Indeed, “The only good Indian is a dead Indian.” is a North American slogan not one from the Hispanic world.

    • Deacon John M. Bresnahan

      Read a history of the Reductions in central South America. Some historians say they were utopian mission towns set up to protect the Church (the Indians) from the trepidations of the State (the conquistadors). Other historians say they were just set up so the Church could control the Indians.
      Either way the Native Indians wound up with more protection than Indians were given north of the Rio Grande.

  9. While I have enjoyed such excellent Christian films as “God’s Not Dead” and “Heaven Is Totally For Reals,” I am afraid I may have to sit this one out. Martin Scorcese movies make my brain hurt a little bit. Also, if it’s set in Japan there might be subtitles and I do not like to read the movie.

  10. Due to treaty obligations with Japan, the film features Ken Watanabe in a supporting role. Because it is stipulated that every Hollywood film which requires either a leading or supporting character who is Japanese, MUST cast him.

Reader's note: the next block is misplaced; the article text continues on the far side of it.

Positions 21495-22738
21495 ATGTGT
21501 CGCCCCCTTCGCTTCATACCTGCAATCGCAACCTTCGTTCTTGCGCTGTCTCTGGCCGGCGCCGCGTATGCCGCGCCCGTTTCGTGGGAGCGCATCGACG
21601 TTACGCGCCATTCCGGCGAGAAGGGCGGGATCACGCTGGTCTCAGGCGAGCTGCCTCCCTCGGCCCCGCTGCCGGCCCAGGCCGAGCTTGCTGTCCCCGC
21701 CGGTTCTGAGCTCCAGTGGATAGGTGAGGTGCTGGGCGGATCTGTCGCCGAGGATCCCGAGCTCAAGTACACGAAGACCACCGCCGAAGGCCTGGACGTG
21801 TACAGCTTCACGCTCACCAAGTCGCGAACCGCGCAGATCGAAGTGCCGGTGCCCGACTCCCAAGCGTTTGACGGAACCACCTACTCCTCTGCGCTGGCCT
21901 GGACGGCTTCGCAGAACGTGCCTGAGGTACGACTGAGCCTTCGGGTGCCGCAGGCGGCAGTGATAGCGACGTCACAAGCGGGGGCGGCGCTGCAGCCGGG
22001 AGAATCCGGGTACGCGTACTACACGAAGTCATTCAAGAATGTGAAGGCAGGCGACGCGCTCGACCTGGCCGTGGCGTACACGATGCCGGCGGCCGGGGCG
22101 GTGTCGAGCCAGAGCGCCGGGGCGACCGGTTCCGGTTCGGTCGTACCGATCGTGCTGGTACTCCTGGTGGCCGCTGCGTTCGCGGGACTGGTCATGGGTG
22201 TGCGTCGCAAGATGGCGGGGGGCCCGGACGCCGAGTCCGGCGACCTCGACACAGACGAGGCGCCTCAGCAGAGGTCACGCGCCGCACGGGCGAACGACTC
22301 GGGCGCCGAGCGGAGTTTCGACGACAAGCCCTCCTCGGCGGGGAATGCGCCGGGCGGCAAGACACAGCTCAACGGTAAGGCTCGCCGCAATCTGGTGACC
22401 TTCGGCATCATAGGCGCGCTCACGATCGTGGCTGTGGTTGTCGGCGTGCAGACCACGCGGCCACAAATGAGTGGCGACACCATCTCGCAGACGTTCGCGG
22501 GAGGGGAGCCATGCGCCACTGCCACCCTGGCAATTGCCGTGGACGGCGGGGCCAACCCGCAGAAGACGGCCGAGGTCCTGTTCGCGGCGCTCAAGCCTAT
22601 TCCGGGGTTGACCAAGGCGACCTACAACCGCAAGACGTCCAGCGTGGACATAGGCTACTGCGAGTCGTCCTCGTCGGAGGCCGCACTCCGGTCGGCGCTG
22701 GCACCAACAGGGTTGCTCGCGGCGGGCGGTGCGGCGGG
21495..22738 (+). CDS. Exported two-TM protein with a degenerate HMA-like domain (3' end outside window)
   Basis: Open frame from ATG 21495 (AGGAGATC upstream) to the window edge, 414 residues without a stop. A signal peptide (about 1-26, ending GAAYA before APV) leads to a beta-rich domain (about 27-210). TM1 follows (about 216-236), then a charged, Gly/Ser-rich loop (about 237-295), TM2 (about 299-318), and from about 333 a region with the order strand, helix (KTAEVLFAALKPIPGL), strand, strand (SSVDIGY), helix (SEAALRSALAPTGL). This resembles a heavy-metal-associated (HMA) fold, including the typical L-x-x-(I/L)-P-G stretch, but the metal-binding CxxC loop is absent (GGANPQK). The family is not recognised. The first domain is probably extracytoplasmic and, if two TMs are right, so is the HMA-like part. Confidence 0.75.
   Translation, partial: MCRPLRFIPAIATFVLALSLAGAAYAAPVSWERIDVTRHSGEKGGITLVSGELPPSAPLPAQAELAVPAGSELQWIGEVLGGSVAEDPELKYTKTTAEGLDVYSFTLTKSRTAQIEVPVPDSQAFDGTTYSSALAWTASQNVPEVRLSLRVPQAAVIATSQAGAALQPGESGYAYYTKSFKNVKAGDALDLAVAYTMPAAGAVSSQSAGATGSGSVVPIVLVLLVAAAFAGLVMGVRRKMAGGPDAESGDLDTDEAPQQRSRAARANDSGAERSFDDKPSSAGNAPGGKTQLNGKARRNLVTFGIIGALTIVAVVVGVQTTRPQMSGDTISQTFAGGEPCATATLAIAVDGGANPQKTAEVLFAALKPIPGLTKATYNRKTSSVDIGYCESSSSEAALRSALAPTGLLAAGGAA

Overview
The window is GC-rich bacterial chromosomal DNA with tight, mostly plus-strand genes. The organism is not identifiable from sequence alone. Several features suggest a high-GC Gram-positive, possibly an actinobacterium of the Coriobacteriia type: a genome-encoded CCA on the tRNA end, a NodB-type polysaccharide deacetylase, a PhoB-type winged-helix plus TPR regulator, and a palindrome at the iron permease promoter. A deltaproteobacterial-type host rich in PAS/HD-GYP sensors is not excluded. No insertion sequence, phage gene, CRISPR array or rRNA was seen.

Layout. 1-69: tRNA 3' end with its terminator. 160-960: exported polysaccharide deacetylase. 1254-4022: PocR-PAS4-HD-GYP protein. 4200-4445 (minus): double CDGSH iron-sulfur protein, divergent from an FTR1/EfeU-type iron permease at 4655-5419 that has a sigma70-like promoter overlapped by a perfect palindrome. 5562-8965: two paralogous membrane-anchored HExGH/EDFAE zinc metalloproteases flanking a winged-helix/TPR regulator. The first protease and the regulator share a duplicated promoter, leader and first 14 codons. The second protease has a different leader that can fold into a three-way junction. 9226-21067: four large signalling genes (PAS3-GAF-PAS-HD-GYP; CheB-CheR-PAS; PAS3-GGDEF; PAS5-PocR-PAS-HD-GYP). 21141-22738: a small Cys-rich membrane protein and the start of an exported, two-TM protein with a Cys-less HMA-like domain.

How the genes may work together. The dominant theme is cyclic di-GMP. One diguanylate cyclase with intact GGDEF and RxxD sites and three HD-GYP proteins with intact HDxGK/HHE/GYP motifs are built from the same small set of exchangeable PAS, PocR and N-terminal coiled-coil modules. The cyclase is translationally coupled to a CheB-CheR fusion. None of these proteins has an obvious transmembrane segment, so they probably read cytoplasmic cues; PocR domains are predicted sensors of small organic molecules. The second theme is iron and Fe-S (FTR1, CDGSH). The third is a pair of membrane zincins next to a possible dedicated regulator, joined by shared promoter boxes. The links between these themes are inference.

11. I don’t think three movies about Jesuits in almost 30 years means Hollywood is especially attracted to the subject, as the article suggests. The Mission was pretty successful and Blackrobe was made just five years later, probably to see if the success could be replicated or if the public might be getting interested in religious films (remember that Scorsese’s Last Temptation of Christ was made around 1988). After that there’s been (apparently) nothing about Jesuits until now–when there is a very popular Jesuit Pope in the Vatican and religious movies are big box office. The dots connect.